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Awesome Books

post #1 of 9
Thread Starter 
OK, Catherine Zuckert's Plato's Philosophers is a gigantic masterpiece. I've never seen anything like it. It's massively ambitious. She tries to tie together the entire Platonic corpus by going through the dialogues in dramatic order. She gets incredible stuff out of Philebus and Parmenides and Protagoras. She puts the Laws first (!!!!!). It will take me years to "get" this book if I ever do. I am bowled-over impressed.

Mark Blitz's (old prof of mine) Plato's Political Philosophy is more straightforward, less ambitious, probably more correct because "safer." I feel like I understand this book because I heard it all from Blitz's mouth already and I read his earlier book on the Statesman. This only covers Statesman/Republic/Laws, well trod ground by Leo Strauss. Still, it's excellent. Highly recommended.

Execellence Unleashed by Paul Rasmussen (never heard of him until now) is the first book length look at Machiavelli and Xenophon, my two favorite writers. Frankly, this pisses me off in that I could have written this book. Much of what he writes I in fact have written in papers for the APSA and in one published article. But I never pursued it all. He has done a very good job so no complaints, except against myself for being lazy.

Finally, those who follow classical lit will know of the "Landmark" series. These are big editions of the great Greek histories, with a wealth of maps and illustrations. They've done Herodotus, and Thucydides, and now they've done Xenophon's Hellenica. This is important because the only translation out there is the old Oxford version which sucks ass. This translation is not great but it's way better. And the maps, etc., are a huge help.

Merry Christmas!
post #2 of 9
Do you speak or read Greek or Latin?
post #3 of 9
Thread Starter 
I can read with a lexicon and a lot of time but to really study I need translations. I have all the loeb's to pick out words where necessary.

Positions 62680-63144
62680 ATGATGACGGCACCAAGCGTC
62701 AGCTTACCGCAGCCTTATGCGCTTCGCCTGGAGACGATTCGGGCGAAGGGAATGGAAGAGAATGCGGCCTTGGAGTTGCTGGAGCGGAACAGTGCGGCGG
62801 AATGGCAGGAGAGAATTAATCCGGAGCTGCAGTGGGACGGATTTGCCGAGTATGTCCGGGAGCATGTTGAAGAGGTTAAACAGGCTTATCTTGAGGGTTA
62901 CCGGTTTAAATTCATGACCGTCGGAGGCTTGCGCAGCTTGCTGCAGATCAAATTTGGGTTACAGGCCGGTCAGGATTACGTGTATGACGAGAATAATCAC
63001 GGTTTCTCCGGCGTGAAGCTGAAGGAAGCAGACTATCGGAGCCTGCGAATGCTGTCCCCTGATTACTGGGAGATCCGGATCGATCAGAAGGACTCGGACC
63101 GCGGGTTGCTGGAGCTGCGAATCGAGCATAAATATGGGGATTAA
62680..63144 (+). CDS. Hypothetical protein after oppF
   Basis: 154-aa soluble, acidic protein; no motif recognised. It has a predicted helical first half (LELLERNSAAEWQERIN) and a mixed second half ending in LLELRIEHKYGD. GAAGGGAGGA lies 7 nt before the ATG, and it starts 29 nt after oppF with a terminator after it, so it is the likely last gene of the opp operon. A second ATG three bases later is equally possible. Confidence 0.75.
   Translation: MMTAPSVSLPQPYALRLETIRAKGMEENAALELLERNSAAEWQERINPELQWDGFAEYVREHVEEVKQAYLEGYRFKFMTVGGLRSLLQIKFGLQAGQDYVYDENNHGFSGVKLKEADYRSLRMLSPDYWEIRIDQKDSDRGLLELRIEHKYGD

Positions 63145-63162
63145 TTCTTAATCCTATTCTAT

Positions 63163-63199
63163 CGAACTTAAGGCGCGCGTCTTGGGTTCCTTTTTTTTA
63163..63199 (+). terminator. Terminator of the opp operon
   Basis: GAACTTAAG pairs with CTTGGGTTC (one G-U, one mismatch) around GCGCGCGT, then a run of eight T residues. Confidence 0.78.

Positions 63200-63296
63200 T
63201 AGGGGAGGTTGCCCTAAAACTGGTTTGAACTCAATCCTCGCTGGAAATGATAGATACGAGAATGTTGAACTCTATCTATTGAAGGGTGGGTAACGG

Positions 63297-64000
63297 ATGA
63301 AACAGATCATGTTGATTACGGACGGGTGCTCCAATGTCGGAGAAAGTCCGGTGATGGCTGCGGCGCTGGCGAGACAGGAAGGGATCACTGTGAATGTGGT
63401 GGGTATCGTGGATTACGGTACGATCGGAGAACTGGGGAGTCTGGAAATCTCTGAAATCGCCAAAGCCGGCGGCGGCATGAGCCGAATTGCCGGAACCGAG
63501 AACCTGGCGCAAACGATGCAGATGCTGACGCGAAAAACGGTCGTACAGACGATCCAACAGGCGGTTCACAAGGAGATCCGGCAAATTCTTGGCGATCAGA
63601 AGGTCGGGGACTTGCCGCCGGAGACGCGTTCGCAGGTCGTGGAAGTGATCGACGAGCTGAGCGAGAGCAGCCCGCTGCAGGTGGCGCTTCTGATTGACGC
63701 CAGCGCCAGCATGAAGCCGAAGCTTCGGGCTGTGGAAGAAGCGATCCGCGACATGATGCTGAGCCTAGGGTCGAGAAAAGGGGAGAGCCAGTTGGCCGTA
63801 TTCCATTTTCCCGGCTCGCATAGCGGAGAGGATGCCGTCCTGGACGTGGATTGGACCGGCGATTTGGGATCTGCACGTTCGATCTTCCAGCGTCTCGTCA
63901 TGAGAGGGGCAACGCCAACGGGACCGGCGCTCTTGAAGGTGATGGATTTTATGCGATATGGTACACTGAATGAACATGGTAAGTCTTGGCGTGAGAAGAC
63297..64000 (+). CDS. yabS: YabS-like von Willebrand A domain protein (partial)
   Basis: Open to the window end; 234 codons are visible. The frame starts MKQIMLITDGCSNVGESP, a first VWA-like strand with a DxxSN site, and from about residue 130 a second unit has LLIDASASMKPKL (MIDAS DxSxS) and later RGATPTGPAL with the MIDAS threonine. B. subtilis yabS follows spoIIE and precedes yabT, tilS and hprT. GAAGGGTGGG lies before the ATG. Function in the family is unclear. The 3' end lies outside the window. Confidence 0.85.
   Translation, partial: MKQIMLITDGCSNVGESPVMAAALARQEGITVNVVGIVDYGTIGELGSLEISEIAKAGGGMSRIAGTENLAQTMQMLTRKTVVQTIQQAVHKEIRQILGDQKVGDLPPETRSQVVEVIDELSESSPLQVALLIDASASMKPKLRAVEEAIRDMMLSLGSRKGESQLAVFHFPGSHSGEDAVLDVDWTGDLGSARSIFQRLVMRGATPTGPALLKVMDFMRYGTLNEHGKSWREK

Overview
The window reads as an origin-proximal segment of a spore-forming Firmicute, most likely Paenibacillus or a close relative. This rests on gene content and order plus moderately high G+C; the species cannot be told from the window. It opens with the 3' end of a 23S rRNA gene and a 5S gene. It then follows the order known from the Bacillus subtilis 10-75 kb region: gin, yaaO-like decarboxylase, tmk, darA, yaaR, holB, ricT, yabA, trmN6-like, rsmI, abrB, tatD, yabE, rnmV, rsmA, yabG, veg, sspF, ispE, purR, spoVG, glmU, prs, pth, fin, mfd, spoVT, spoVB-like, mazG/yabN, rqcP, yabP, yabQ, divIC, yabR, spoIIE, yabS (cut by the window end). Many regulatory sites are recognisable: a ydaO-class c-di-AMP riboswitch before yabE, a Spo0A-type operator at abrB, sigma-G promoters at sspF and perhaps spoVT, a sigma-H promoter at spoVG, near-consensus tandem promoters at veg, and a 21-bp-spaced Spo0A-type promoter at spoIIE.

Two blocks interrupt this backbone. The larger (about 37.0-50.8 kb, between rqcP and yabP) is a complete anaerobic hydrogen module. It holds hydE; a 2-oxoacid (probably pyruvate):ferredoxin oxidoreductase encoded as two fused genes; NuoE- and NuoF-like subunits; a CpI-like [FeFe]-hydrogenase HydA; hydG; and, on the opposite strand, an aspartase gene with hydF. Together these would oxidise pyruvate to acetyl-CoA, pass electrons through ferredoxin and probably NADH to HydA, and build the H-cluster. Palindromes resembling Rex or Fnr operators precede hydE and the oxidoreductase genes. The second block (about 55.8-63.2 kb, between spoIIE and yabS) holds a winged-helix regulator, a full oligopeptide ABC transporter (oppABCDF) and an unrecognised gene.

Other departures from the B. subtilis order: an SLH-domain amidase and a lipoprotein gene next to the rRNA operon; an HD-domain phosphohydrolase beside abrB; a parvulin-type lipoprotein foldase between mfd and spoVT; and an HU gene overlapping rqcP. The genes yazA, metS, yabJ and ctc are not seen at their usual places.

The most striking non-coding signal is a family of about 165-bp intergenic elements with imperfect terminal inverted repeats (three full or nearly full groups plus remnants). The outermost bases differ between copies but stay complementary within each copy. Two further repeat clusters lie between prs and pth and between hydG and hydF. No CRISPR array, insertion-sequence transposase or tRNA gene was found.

so, no.
post #4 of 9
Me neither, one of those dreams of mine I'd like to get around to realizing "someday." Reading ancient Greek is pretty much the ultimate smartypants feather in the cap.
post #5 of 9
Quote:
Originally Posted by NorCal View Post

Me neither, one of those dreams of mine I'd like to get around to realizing "someday." Reading ancient Greek is pretty much the ultimate smartypants feather in the cap.

The culture which is supposed to plume itself on a smattering of Greek and Latin is a culture which is begotten by nothing so intellectual as curiosity; it is valued either out of sheer vanity and ignorance, or else as an engine of social and class distinction, separating its holder, like a badge or title, from other people who have not got it. teacha.gif
post #6 of 9
my wife can read latin pretty well, and greek (ancient) pretty well. its pretty cool. on the other hand, you can't really make a living out of it. she has a good friend who is a pretty well regarded expert on ancient greek poetry and has published extensivly on it, bugt still can't afford a nice car.




lesser books, but I read 1493 and the new colombus biography this week. I strongly recomend them, but really recomend reading 1491 and 1493. taken together, they are a great global picture of the world before and after colombus.
post #7 of 9

cheers, I'll keep an eye out for the Landmark The Histories -  caning for a map to those guys with heads in their chests.  

Many of the original books u mention have inspired for milllenia - e.g. 'O the ten thousand' one of M Antonius' favorite  expressions.  It boggles the mind that they still have the power to move us.

Not Greek, but I can recommend the recent Royal Shakespeare edition of the complete works-  there's a calf bound version with single columns that's easy to read + useful intro.

post #8 of 9
A Distant Mirror and That Sweet Enemy are pretty awesome books.
post #9 of 9
Malcolm X : A life of Reinvention, you guys probably heard of it before and how it totally changes and scraps most of the things in the autobiography... it's true. Awesome book, although the part of the autobiography in which Malcolm educates himself by reading the dictionary is far more inspirational.
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